Thursday, March 15, 2007

Why has storytelling dissapeared?

Storytelling, although it is not recognized to be a great art, is a unique skill by it's own. Not everyone can tell a story with charm, attract your attention, and make you stare at them with awe. I remember my mother used to read stories from Sanskrit Chandamamma to me, Ajji told me about the epic tales of Ramayan and Mahabhrat, and also there was the famous book Dinnakondu Kathe from which I read stories everyday. Now, I am sixteen, and I have observed that today's kids have been largely deploid of this pleasure. Bedtime stories, great legacies, tales that only your Grandparents can recite have diminished into nothingness because today's kids are just not interested in the "old fairytales" and "Granny's tall tales". Even the parents are too busy with their work, and nobody ever finds the time to read nice bedtime stories to their kids, and soothingly put him to sleep. I think, fairytales, fantasies, and other such stories are a vital part of a child's life. It is very important for a kid, because it stimulates his imagination. It is very sad, indeed that the world is losing out on such pleasures...only a handful of people read Chandamamma anymore, and slowly, story books are decreasing in their worth and value.


Madhukar - VU2MUD said...

Very true. With the increase in treand of nuclear families - a move away from joint families - and with both parents working, there is absolutely no time for a family get together - let alone time for telling stories.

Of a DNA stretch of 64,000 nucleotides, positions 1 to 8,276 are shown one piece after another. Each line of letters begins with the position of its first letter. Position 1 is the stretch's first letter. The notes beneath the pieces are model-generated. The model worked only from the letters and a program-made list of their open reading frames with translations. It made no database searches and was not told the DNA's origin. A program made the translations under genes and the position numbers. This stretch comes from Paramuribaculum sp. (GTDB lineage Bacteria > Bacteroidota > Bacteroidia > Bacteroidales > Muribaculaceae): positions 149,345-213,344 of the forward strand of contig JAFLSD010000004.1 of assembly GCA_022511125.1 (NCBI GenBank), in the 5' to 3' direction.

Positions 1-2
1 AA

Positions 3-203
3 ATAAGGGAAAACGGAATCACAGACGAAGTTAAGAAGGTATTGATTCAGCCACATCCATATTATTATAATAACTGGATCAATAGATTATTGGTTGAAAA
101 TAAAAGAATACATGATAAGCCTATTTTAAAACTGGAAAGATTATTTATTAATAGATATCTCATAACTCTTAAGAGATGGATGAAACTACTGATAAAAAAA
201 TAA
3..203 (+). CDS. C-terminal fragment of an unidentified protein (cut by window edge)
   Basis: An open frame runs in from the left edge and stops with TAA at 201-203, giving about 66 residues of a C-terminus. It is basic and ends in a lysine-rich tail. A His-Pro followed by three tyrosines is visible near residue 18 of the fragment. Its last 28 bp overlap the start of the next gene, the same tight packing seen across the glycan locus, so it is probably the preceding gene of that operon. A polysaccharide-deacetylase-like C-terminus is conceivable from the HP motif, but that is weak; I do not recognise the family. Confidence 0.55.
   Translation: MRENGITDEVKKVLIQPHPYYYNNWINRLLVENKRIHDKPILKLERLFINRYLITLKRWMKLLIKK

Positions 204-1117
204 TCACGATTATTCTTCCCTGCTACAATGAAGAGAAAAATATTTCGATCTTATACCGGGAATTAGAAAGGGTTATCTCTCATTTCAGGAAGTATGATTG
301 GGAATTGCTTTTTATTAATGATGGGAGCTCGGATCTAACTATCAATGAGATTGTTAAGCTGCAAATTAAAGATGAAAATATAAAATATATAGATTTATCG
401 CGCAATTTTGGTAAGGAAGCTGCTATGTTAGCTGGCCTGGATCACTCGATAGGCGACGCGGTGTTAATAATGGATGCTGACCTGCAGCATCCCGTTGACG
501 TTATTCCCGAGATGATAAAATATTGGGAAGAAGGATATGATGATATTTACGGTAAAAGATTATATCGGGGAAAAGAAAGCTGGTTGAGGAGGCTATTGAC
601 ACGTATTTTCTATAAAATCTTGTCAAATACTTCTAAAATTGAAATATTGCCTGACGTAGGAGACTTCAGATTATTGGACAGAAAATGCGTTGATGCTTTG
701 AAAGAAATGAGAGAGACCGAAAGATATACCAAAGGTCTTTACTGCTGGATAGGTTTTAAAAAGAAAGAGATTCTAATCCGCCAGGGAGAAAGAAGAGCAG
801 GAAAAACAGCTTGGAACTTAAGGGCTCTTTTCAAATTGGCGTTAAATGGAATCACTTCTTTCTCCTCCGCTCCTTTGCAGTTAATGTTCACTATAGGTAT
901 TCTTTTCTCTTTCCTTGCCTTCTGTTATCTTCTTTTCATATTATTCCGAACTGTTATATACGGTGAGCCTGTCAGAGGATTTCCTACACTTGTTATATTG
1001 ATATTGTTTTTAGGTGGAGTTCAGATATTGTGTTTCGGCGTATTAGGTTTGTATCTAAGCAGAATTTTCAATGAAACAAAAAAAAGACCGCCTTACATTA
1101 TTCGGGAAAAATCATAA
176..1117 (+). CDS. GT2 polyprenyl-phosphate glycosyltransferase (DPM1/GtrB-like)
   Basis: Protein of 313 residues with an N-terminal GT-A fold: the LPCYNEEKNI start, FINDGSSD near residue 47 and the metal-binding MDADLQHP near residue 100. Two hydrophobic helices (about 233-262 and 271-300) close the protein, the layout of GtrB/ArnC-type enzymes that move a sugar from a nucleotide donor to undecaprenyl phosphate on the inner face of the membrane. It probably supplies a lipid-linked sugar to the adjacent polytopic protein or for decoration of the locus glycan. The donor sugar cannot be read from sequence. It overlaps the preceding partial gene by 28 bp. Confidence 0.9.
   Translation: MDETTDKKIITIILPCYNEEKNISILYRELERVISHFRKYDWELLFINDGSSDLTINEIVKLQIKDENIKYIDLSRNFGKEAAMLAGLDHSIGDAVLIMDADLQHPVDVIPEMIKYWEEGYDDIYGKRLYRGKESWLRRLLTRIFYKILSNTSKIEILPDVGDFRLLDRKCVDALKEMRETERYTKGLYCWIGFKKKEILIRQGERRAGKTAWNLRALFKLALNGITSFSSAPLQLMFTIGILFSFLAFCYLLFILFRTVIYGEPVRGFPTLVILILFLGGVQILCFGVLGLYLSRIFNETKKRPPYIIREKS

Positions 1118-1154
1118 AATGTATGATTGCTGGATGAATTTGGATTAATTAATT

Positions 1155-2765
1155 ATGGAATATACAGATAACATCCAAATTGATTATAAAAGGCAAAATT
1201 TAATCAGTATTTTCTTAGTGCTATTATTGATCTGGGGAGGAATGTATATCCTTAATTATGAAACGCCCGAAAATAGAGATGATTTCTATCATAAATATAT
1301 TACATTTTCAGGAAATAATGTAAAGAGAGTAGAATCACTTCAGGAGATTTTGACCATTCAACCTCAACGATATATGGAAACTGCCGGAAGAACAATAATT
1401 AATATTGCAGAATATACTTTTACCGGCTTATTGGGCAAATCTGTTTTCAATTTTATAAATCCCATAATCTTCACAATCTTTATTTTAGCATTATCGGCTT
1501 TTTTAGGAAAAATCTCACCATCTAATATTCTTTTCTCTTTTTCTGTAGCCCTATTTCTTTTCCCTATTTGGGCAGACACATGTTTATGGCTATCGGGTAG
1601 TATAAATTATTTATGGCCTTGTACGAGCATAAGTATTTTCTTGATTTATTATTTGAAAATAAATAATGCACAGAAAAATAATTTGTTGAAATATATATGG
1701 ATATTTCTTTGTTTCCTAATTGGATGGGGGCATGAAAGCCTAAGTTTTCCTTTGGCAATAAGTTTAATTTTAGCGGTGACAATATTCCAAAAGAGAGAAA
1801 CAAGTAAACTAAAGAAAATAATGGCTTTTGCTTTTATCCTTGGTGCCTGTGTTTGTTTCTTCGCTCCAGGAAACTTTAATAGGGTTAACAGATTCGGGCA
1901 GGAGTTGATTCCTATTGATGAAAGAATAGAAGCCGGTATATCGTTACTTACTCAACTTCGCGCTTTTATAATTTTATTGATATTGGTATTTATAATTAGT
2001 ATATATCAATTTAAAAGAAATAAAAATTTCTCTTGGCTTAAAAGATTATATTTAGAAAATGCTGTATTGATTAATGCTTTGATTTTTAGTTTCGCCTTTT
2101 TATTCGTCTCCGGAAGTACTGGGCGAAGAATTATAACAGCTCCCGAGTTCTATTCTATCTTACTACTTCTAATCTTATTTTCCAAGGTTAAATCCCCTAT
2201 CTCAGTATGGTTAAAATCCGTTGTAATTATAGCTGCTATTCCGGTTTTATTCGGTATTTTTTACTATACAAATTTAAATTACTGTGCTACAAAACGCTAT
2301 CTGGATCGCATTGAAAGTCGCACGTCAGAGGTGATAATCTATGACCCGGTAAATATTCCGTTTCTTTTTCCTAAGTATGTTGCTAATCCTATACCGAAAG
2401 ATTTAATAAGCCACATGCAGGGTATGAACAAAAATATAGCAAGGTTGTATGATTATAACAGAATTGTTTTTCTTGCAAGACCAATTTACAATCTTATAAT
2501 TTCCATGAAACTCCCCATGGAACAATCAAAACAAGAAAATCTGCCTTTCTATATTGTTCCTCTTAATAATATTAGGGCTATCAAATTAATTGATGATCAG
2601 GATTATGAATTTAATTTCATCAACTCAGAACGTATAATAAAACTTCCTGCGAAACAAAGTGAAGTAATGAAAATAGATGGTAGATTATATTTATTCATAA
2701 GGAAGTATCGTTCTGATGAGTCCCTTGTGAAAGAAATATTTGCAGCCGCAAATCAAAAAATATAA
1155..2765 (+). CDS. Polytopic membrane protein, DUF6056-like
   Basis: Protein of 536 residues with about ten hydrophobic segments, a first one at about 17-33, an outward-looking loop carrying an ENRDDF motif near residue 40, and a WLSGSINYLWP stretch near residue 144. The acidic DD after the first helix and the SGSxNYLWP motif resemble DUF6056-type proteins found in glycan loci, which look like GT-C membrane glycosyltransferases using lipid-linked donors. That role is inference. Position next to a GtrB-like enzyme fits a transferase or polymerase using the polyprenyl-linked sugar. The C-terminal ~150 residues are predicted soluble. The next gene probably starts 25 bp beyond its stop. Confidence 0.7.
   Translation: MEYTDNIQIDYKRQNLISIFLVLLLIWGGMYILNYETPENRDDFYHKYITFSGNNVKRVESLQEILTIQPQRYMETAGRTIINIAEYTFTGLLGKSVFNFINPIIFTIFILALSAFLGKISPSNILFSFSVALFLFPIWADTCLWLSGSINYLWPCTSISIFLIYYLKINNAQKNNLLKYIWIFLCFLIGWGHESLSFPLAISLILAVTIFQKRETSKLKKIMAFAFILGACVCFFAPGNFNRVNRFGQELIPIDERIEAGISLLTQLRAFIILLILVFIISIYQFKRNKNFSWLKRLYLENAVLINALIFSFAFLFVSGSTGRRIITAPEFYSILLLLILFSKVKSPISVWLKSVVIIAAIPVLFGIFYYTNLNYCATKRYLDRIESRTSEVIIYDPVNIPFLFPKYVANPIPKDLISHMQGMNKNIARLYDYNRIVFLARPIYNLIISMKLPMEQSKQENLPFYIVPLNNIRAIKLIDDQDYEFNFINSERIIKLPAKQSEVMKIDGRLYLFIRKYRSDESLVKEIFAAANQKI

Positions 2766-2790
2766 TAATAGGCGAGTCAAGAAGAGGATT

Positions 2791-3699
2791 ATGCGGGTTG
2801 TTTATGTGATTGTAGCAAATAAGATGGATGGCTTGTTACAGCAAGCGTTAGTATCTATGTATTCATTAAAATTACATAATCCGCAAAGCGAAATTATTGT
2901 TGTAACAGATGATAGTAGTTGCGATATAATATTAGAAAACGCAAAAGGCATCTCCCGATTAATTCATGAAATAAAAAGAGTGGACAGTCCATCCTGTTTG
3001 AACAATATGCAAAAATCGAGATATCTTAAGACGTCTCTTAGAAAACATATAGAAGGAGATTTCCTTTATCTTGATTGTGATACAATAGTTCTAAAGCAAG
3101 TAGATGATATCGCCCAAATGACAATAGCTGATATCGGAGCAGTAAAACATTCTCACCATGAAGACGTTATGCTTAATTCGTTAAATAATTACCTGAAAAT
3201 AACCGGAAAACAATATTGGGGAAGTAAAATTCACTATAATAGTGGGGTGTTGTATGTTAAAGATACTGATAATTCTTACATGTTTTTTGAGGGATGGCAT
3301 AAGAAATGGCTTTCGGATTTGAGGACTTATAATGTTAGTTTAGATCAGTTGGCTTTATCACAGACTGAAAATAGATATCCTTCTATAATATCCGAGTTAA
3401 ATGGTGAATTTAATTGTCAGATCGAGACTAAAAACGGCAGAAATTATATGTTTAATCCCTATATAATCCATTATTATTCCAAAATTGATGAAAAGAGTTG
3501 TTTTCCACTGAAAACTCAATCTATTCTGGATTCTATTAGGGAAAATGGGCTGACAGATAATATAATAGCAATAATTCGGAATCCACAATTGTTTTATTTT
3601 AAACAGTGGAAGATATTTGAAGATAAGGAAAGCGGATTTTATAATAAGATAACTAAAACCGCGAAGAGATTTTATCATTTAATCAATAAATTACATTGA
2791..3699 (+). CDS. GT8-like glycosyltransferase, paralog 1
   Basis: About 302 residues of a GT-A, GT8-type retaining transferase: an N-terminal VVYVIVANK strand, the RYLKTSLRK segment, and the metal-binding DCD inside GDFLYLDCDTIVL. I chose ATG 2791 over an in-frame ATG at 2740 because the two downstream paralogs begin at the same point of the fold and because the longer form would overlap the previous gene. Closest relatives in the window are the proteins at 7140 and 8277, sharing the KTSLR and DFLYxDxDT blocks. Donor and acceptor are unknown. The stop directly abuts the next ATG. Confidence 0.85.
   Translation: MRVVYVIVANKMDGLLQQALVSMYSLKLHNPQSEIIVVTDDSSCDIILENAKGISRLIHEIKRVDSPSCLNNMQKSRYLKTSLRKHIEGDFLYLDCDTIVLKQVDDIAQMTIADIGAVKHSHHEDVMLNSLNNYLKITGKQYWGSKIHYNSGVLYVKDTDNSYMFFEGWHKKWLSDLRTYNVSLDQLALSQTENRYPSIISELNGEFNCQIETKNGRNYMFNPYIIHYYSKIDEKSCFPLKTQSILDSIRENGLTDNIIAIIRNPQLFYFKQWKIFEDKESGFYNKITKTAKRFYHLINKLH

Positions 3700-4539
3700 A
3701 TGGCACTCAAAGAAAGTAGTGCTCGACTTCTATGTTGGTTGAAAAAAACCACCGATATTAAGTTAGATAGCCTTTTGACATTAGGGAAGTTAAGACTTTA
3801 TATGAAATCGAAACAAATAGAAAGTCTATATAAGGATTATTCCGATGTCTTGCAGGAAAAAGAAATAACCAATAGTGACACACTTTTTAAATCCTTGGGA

I remember that one of the best time for story telling in my young days was during the power cuts. Now with inverters and back up power awailable - even that time slot is missed.

I still remember the stories by my grandmother.

I really pity the present day child. The stories they hear is all about superman - spiderman and the like.

head n heart said...

how can there be grandma's tall tales at home when homes are bereft of grandmas and grandpas these days??? as rightly put by sri madhukar, children do not even get that breaktime from studies due to power cuts, that used to be so much looked forward to by kids during summer evenings. bed time these days is a bugged out time for everybody in the family that no one has the energy left to tell stories to fan the imagination of kids. it is only WWF heroes on the TV who make our children lose all sensitivity towards other's pain and these kids think it is fun to be violent! alas! it is the days of bed time violence now - both on and off the TV !

latha vidyaranya

Krishna Vattam said...

I am proud of my grand daughter,Lakshmi, who , God willing, has all traits to blossom as a good creative writer, as she was showing these signs fight from age 14.She was instrumental in my taking to blog, to which GVK has made reference. Krishna Vattam

parvathivattam said...